Encyclopedia > Flash (photo)

  Article Content

Flash (photo)

A photographic flash is a device that produces a flash of light required for indoor or other low light conditions.

The earliest flashes consisted a lump of magnesium powder that was ignited by hand. Later, the magnesium were contained in flash bulbs, and were electrically ignited by a contact in the camera shutter. A bulb could only be used once.

For the Kodak Instamatic camera, a flash cube of 4 bulbs were introduced, that allowed taking 4 images in a row. The later X-cube was noteworthy in that it also contained a piezo-electric element that generated the electricity required to fire the bulbs, so that a battery was not required.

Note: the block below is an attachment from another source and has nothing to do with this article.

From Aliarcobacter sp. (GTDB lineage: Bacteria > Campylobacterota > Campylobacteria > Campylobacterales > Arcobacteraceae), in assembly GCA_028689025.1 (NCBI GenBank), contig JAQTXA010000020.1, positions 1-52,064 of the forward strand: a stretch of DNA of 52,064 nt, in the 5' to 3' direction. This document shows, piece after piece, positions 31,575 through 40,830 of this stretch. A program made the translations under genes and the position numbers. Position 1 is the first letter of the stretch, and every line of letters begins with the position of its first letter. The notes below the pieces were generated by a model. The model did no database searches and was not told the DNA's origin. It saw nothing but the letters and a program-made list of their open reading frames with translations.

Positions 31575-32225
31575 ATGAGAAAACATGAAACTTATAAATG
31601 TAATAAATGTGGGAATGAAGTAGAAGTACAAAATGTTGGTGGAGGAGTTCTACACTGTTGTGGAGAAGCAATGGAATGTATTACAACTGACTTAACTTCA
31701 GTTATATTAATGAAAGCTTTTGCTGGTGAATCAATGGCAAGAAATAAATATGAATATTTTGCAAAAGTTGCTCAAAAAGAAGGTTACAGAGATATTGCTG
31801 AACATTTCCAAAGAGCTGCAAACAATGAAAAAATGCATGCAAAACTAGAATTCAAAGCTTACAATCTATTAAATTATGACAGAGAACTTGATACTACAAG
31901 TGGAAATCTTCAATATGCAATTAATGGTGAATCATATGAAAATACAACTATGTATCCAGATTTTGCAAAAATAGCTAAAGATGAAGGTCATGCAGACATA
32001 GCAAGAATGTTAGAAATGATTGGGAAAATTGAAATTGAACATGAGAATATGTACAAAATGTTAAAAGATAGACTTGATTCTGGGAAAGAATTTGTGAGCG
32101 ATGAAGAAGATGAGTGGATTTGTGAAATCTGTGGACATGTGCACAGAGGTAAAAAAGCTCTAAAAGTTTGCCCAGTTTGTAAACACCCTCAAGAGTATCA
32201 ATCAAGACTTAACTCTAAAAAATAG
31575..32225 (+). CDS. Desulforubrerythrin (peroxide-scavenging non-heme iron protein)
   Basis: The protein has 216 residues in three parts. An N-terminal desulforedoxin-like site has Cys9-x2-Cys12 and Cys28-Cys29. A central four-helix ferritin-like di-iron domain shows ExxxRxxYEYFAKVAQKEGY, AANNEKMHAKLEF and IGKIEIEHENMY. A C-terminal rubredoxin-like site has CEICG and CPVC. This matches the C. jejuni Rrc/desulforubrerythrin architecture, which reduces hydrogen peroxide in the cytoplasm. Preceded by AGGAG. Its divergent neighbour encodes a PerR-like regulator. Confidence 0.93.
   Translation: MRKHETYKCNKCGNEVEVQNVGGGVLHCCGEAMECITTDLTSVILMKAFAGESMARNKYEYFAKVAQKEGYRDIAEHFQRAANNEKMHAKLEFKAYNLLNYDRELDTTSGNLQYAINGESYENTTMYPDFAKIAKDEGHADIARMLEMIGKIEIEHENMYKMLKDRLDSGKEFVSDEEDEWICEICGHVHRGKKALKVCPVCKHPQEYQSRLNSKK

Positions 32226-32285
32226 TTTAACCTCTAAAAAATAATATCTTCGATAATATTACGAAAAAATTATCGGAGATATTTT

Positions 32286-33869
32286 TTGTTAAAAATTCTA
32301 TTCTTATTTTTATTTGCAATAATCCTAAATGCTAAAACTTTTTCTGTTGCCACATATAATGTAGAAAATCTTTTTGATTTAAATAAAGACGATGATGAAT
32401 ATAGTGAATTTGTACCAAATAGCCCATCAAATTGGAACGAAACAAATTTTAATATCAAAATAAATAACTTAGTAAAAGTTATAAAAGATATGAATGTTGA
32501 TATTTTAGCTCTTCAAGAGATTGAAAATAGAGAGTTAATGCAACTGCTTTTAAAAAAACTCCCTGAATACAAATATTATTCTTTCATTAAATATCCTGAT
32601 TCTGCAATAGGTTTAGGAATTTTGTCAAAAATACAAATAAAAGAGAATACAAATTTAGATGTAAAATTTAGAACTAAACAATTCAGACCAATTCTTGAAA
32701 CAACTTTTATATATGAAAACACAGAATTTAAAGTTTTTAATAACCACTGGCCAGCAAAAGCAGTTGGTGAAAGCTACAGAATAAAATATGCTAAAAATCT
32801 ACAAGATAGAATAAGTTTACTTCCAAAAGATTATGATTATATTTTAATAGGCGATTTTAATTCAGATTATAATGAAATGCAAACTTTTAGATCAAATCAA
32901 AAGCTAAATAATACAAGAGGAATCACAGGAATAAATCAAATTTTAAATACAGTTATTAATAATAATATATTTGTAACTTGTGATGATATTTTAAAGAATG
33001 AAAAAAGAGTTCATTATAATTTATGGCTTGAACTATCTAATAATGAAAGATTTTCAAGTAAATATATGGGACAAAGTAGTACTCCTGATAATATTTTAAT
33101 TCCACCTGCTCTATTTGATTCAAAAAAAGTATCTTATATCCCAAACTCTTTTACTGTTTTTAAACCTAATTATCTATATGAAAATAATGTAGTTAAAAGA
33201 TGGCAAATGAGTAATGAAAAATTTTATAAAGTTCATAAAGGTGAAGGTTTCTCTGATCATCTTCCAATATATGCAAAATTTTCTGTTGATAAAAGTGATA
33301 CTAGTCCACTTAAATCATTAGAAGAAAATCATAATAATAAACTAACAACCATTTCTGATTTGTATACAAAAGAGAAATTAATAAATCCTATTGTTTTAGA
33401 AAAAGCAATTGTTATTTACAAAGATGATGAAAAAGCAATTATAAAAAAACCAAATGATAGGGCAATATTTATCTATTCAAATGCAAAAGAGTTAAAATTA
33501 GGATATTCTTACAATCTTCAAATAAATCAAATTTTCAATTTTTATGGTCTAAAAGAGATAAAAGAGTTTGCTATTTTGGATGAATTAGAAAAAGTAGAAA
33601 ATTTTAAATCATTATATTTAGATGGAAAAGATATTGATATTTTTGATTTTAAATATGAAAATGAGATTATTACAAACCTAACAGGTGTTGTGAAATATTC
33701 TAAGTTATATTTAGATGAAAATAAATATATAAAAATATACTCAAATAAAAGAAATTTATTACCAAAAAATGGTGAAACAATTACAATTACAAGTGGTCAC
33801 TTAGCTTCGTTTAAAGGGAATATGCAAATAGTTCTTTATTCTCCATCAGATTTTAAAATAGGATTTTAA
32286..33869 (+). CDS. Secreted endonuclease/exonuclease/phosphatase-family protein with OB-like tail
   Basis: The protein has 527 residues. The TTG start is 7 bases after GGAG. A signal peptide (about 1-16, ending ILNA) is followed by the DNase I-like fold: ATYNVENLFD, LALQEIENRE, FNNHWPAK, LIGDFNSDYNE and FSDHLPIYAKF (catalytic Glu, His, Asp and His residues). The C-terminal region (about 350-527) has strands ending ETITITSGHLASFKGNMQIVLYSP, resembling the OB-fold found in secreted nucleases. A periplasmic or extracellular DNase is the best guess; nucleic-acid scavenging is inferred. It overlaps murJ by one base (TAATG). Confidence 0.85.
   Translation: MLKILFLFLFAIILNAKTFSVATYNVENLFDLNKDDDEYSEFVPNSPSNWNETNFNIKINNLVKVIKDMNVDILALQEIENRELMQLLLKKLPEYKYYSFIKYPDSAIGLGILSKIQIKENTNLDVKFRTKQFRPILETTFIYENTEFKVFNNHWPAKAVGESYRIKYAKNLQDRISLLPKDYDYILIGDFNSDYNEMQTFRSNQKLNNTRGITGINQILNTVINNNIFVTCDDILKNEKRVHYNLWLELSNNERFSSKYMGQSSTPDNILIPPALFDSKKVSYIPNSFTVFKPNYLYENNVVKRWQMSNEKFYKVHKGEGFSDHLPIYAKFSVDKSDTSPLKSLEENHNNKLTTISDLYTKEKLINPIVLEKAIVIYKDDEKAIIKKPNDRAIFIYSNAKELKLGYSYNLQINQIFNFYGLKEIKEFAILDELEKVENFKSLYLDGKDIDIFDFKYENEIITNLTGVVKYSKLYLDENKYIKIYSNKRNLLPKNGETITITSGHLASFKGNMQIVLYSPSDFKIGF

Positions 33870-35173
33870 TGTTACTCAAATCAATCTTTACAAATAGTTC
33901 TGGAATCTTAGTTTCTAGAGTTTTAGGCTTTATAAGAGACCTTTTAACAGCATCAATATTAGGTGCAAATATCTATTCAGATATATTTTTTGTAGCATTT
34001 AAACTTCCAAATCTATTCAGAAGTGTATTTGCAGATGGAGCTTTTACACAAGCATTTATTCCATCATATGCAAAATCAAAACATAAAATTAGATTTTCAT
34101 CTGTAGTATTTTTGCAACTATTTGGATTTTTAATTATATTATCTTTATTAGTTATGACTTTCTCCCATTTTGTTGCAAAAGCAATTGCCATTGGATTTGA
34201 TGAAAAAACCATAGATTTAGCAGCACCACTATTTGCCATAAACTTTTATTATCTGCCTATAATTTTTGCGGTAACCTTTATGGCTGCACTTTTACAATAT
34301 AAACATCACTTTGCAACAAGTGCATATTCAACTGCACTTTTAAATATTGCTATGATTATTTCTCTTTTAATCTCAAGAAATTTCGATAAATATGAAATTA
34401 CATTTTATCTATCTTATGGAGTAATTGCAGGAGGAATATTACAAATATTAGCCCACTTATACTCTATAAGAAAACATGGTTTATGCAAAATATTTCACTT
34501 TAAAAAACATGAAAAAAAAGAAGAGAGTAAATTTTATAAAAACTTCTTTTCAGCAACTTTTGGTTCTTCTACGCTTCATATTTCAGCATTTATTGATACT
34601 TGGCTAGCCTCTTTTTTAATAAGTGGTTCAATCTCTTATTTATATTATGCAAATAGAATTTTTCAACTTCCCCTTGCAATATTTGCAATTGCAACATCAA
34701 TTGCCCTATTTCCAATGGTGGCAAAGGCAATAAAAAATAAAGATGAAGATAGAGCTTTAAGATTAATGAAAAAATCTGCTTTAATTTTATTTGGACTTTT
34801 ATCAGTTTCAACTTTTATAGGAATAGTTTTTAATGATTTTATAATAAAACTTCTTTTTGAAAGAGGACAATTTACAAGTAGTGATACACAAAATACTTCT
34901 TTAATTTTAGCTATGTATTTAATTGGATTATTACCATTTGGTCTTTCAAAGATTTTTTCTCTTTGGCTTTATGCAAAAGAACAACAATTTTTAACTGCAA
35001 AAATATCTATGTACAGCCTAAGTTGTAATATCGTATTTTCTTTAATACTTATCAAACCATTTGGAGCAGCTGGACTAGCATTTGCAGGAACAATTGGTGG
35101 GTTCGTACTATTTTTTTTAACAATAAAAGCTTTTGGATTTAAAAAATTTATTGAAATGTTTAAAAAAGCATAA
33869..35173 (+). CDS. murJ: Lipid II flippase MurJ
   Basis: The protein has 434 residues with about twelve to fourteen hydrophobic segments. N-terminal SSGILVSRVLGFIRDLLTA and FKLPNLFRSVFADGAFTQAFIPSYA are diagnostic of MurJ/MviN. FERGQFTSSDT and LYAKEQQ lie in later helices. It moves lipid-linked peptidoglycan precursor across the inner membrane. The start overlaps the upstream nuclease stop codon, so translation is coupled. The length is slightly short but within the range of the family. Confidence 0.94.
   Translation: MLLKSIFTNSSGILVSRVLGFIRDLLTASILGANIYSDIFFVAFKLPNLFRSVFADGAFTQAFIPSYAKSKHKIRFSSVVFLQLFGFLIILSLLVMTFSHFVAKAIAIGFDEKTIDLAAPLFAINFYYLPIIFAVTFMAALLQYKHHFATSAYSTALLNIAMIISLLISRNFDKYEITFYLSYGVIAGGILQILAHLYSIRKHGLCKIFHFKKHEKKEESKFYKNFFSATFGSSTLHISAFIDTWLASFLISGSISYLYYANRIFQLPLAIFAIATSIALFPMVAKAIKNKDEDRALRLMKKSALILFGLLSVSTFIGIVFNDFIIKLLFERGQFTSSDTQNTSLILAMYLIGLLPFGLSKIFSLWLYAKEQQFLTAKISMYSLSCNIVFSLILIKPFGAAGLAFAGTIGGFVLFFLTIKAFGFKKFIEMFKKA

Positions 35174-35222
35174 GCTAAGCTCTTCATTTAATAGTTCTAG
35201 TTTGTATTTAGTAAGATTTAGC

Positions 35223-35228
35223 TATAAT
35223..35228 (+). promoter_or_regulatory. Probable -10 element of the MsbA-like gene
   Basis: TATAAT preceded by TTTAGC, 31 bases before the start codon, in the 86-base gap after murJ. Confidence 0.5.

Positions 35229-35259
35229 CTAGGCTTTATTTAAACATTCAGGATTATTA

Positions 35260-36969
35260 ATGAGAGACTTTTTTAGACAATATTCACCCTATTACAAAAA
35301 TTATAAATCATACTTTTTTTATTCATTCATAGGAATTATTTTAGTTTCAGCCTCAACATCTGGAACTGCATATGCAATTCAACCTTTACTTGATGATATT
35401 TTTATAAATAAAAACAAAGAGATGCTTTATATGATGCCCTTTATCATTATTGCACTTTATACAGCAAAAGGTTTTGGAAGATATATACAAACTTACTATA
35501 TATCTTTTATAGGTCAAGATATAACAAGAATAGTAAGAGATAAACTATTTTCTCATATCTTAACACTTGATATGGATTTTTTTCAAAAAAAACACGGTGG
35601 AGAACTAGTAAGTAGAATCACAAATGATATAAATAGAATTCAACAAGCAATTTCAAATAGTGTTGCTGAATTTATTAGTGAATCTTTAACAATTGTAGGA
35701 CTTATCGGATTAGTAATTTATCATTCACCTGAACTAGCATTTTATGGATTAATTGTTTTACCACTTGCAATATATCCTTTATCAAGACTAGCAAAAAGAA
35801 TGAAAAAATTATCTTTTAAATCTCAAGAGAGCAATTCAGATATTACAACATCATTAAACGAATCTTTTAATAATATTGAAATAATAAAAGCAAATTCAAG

Todays flash units are fully electronic, and contains a Xenon gas filled tube where electricity of high voltage is discharged to generate a short flash of light. The typical duration of the light impulse is 1/1000 second. The majority of modern cameras now have a flash unit built in.

A separate flash unit may usually be mounted to a camera via a standardised accessory mount bracket.

See also: Flash synchronization, red eye effect.

All Wikipedia text is available under the terms of the GNU Free Documentation License

  Search Encyclopedia

Search over one million articles, find something about almost anything!
  Featured Article
Sanskrit language

... genitive, and locative. It has over ten noun declensions. Sanskrit has ten classes of verbs divided into in two broad groups: athematic[?] and thematic[?]. The ...

This page was created in 23.7 ms